reverse payment settlement, Hatch-Waxman, Hatch-Waxman Act, Drug Price Competition and Patent Term Restoration Act, pharmaceutical, antitrust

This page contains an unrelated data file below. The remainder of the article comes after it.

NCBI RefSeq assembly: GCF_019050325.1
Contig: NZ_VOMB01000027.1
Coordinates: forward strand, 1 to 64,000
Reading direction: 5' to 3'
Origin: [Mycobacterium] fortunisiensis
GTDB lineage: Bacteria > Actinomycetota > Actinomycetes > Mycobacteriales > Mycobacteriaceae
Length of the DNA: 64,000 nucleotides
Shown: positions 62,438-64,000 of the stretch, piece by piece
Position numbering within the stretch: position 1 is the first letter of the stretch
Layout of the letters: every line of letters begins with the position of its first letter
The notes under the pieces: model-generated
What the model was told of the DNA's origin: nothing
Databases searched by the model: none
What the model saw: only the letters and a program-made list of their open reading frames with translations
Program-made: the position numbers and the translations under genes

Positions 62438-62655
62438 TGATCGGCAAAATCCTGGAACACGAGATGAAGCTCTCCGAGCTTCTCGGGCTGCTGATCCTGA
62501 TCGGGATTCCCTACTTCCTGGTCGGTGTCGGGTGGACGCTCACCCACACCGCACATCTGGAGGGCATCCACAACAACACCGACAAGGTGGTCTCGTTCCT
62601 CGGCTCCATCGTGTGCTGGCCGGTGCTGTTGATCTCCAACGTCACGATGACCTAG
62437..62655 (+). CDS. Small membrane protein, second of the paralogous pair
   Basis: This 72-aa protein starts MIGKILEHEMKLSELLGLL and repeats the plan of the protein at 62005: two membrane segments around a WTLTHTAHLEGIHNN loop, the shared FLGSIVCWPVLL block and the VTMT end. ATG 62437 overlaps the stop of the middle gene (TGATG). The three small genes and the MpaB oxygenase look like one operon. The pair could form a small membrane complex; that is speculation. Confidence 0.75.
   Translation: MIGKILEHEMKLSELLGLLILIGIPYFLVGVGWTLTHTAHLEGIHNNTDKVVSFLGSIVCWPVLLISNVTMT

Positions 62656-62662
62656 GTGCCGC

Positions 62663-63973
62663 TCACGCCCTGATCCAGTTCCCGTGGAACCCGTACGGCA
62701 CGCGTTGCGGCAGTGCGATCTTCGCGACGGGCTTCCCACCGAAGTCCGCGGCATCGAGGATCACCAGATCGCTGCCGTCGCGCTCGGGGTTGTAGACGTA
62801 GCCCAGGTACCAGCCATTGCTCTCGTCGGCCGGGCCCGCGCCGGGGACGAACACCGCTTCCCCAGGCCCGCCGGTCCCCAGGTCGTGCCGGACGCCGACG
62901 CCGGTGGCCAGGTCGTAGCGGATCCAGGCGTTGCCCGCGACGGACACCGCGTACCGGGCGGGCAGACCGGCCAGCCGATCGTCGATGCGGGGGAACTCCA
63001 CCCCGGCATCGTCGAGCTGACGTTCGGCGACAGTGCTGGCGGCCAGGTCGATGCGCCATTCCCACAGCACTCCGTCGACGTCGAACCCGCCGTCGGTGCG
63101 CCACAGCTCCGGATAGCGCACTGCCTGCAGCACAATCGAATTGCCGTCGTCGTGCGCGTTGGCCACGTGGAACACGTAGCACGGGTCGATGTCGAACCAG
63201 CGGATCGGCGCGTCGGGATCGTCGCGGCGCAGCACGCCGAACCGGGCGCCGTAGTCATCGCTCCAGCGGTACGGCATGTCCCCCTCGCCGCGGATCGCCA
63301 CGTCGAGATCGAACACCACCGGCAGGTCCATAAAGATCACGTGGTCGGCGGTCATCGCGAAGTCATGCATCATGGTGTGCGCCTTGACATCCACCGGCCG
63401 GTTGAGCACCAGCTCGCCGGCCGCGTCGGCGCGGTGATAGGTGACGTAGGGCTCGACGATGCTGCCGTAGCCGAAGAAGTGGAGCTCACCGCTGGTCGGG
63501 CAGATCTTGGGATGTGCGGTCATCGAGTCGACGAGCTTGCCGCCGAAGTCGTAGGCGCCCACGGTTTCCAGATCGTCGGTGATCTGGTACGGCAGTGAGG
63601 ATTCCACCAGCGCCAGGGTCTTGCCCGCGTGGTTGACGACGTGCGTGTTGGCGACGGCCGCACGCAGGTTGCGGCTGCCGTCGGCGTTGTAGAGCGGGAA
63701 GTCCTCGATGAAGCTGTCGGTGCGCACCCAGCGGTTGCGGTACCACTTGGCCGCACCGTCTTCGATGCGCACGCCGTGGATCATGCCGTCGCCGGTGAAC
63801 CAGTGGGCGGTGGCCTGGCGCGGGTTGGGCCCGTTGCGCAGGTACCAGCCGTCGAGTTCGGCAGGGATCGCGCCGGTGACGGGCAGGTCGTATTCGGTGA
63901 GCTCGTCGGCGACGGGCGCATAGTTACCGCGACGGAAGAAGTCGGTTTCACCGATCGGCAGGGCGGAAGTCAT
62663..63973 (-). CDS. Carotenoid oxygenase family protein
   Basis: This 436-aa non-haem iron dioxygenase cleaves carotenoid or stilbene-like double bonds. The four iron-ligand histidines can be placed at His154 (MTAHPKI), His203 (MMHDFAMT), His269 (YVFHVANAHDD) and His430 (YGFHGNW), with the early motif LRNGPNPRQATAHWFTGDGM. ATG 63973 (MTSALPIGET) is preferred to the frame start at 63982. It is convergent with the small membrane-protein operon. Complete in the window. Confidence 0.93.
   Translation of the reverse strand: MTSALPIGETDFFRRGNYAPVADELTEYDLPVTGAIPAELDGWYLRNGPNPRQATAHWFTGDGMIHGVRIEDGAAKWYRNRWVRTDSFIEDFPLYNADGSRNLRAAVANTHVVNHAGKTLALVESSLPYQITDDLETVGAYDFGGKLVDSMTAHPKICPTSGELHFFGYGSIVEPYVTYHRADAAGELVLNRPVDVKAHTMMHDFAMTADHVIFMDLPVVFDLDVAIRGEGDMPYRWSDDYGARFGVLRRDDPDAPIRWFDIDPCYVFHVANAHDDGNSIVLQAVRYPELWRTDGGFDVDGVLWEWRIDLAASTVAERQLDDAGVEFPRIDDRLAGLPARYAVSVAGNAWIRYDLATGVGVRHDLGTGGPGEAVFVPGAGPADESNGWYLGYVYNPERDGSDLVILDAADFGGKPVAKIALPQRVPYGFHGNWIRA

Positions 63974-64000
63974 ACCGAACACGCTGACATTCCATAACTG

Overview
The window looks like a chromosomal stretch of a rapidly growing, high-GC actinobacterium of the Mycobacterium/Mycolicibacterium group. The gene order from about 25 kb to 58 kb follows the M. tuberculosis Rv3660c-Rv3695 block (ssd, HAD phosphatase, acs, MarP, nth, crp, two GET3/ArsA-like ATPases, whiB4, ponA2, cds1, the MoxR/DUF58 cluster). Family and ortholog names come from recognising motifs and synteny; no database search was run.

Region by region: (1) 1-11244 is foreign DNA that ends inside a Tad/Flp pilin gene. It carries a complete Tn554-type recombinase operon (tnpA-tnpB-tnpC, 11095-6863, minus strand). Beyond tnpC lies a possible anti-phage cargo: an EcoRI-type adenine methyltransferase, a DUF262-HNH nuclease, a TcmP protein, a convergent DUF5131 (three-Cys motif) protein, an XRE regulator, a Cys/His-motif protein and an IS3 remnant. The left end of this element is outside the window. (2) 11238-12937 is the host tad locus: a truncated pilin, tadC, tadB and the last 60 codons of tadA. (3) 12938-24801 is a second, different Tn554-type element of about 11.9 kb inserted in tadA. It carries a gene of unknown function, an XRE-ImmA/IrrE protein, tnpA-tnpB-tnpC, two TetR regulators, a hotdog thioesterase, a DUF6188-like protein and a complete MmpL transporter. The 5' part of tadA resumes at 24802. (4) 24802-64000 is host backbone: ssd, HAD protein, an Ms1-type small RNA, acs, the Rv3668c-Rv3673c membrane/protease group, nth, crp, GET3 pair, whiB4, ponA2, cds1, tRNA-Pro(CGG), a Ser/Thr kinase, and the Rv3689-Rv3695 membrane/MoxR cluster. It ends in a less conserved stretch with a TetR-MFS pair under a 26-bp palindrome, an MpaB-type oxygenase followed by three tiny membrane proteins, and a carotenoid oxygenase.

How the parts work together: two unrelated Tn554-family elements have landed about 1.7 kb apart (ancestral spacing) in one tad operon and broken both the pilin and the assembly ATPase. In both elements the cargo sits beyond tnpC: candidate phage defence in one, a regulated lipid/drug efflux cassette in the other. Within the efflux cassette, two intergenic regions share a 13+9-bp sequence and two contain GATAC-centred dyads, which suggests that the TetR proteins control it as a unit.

Reverse payment settlements have ignited a firestorm debate among all affected parties: consumer groups, brand-name pharmaceutical companies, generic manufacturers, pharmaceutical wholesalers and retailers, lawmakers, executive agencies, and the federal courts. The Federal Trade Commission (“FTC”) has waged a decade-long battle against such private settlements of pharmaceutical patent litigation as illegal market-sharing agreements, with skirmishes among the circuits trending in favor of the settling parties until recently. The Third Circuit’s recent decision in In re K-Dur Antitrust Litigation unsettled this trend, and the Supreme Court granted the FTC’s petition for a writ of certiorari in a separate case on the issue on December 7, 2012. A reverse payment settlement is an agreement ending a pharmaceutical patent infringement suit under which a putative patent holder agrees to compensate an alleged infringer, typically a generic firm, to settle a patent infringement case. In exchange, the alleged infringer agrees not to challenge the patent holder’s patent or sell a generic version of the drug for a stated term. Because the payment flows from the plaintiff to the defendant, it has been called a “reverse” payment. This Note argues that any standard of antitrust review for reverse payment settlements must involve an evaluation of the patent’s strength at the time the patent holder and generic firm enter into a settlement. The Court of Appeals for the Federal Circuit is the court of competent jurisdiction to review a district court’s evaluation of a patent’s strength. Part I reviews reverse payment settlements generally and the statutory schemes that promote their emergence. Part II presents three approaches the circuit courts have adopted to review reverse payment settlements: per se illegality, a rebuttable presumption of illegality, and the scope of the patent test. Part III argues that any standard of antitrust scrutiny must consider the patent’s strength at the time of the settlement — an approach no circuit has yet adopted — and that the Federal Circuit is the proper appellate court to review patent strength.